Proceedings of the Deep Mixing 2015 Conference, (DFI)
Investigating Reinforcing Effects of Soil-Cement Columns in Liquefiable Sand Using Dynamic Centrifuge Tests
Deepak Rayamajhi, Oregon State University, United States; Shuji Tamura, Tokyo Institute of Technology, Japan; Mohammad Khosravi, Virginia Tech, United States; Ross W. Boulanger, University of California, Davis, United States; Daniel W. Wilson, University of California, Davis, United States; Scott A. Ashford, Oregon State University, United States; C. Guney Olgun, Virginia Tech, United States
Dynamic centrifuge tests were performed on unimproved and improved soil with soil-cement column models. The reinforcing effect of isolated soil-cement columns for reducing liquefaction potential and ground deformation in improved soil were investigated. This paper presents the observed acceleration, pore pressure, and settlement responses under an earthquake base motion for both unimproved and improved soil models. In addition, lateral reinforcing effects of soil-cement columns were also investigated in terms of site stiffening effects and the increasing natural frequency of improved soil. The test results show that the soil-cement columns were rather ineffective in preventing liquefaction triggering in improved soil and in significantly reducing the magnitude of the resulting soil settlement compared to the model with unimproved soil profile. Furthermore, the predicted natural frequency of the improved soil profile estimated using existing design equations is shown to be significantly higher than the observed natural frequency inferred from centrifuge tests results. These design equations assume shear strain compatibility between the columns and the surrounding soil. On the other hand, revised design equations that account for shear strain incompatibility between column and surrounding soil are shown to give reasonable estimates compared to the observed natural frequency of the improved soil model.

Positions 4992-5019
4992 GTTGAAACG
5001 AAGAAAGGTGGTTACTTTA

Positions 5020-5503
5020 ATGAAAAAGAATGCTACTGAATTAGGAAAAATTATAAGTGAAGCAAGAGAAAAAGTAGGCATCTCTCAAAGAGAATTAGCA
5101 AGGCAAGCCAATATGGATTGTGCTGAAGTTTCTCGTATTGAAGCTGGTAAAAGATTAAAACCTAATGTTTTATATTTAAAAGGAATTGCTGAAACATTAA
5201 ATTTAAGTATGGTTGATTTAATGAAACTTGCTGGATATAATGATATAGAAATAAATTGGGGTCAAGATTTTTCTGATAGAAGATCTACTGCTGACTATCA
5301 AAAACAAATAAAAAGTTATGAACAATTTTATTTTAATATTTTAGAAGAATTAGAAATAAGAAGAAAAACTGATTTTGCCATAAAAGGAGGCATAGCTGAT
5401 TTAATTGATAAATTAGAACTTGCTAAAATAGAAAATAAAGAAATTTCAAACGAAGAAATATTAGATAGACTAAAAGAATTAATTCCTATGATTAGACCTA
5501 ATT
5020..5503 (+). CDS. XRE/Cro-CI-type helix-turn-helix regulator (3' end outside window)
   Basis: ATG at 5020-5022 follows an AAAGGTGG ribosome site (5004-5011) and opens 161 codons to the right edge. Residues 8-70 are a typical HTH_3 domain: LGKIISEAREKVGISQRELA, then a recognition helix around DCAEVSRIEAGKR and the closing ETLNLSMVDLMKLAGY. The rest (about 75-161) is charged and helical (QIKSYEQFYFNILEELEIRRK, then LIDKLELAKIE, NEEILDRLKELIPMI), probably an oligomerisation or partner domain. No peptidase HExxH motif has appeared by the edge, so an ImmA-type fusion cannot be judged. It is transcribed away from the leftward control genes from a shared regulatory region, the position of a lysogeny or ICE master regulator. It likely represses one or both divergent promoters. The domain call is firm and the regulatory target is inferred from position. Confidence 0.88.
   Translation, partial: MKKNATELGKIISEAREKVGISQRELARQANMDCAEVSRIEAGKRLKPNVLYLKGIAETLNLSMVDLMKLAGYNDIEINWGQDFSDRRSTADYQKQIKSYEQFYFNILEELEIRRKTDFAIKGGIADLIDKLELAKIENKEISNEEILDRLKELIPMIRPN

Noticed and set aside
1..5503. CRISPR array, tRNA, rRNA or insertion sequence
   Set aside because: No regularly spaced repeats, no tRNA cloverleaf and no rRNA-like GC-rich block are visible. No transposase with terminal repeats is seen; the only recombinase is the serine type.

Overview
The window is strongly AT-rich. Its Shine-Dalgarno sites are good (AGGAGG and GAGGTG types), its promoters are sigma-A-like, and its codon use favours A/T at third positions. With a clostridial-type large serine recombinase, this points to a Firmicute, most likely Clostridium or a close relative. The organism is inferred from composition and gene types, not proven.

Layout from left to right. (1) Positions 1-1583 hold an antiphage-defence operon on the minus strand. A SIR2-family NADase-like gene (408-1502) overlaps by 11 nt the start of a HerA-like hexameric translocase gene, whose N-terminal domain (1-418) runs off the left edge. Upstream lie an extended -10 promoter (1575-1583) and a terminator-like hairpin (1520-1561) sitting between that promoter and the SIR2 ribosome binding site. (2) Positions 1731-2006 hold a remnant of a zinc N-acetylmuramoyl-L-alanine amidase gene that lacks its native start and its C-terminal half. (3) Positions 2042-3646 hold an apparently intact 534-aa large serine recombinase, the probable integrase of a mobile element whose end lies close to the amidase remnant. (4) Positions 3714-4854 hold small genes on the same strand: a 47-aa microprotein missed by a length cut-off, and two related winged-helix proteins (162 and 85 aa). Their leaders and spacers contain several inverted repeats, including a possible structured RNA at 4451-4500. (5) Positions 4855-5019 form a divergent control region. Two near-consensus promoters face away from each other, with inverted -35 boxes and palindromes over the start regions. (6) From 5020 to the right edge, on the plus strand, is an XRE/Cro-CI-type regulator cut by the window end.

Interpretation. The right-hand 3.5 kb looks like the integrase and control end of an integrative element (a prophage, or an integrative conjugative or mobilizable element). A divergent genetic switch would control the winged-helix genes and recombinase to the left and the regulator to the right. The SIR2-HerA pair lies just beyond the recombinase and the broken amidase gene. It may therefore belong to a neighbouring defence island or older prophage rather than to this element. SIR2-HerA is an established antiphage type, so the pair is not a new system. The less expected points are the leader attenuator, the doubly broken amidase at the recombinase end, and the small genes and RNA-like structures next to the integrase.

|article #2059; publication #1013 (DM-2015)|